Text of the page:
Glenn Kessler, the Fact Checker at the Washington Post, has had to come up with a new measure for the number of lies a politician tells and how often they repeat them.
The scale used to be one to four Pinocchios: one Pinocchio was a fib; four was a blatant falsehood. But now we’re in the Trump era and that quaint measurement is shot to hell.
To accurately reflect this phenomenon, The Washington Post Fact Checker is introducing a new category — the Bottomless Pinocchio. That dubious distinction will be awarded to politicians who repeat a false claim so many times that they are, in effect, engaging in campaigns of disinformation.
The bar for the Bottomless Pinocchio is high: The claims must have received three or four Pinocchios from The Fact Checker, and they must have been repeated at least 20 times. Twenty is a sufficiently robust number that there can be no question the politician is aware that his or her facts are wrong. The list of Bottomless Pinocchios will be maintained on its own landing page.
The Fact Checker has not identified statements from any other current elected official who meets the standard other than Trump. In fact, 14 statements made by the president immediately qualify for the list.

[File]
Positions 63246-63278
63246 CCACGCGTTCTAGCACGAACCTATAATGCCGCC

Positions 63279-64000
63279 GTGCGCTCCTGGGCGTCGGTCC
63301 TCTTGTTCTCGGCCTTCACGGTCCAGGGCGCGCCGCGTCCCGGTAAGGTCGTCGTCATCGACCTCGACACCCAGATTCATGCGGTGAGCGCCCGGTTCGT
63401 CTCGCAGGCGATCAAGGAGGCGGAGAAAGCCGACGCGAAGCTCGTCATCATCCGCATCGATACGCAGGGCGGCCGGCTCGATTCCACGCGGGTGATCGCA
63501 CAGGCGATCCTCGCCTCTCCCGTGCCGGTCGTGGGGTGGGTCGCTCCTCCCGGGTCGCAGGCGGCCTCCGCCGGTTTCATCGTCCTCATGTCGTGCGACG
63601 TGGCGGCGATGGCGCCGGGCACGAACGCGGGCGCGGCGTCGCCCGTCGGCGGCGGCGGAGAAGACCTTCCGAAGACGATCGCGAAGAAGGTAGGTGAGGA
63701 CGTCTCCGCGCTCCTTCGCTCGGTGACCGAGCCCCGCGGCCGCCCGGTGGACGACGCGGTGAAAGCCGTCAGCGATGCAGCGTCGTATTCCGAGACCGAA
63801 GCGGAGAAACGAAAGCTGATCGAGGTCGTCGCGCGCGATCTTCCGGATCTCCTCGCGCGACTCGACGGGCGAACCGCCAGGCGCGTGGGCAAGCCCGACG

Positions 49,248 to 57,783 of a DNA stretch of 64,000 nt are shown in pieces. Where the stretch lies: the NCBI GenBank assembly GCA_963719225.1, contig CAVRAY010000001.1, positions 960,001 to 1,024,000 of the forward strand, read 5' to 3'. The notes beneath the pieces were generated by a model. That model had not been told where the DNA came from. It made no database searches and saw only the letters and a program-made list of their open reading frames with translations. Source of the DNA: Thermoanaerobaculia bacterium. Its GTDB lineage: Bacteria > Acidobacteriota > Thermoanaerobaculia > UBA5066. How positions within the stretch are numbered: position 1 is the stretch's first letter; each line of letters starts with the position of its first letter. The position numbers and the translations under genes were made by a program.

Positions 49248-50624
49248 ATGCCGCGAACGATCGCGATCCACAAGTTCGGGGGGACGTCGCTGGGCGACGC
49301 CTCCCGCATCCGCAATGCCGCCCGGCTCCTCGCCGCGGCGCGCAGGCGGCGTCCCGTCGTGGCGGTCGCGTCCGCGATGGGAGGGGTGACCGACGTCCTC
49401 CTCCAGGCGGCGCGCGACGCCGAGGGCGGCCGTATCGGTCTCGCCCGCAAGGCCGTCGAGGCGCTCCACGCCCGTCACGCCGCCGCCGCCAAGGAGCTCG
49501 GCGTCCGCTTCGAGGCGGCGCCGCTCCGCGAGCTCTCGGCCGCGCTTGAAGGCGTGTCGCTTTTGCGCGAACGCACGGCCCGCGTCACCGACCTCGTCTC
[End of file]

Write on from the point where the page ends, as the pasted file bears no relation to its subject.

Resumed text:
The president’s most-repeated falsehoods fall into a handful of broad categories — claiming credit for promises he has not fulfilled; false assertions that provide a rationale for his agenda; and political weaponry against perceived enemies such as Democrats or special counsel Robert S. Mueller III.
The number of Bottomless Pinocchios is legion, ranging from Mexico building the Wall to car companies building new plants to the number of people that showed up at his inauguration, and on and on.
The problem with fact checking Trump is two-fold: it’s never-ending (as it should be for any public figure who can change our lives) and the lies never die. They’re zombies; no matter how often they’re debunked, disproved, and even mocked, they still get repeated and passed on by the gullible or those who would rather repeat a flaming lie than accept the boring truth. (And, like zombies, they’re in search of brains.)
So while I applaud Mr. Kessler and his mission to expose the lies and the lying liars who tell them, he’s like Voyager 2: there’s no end in sight to his mission.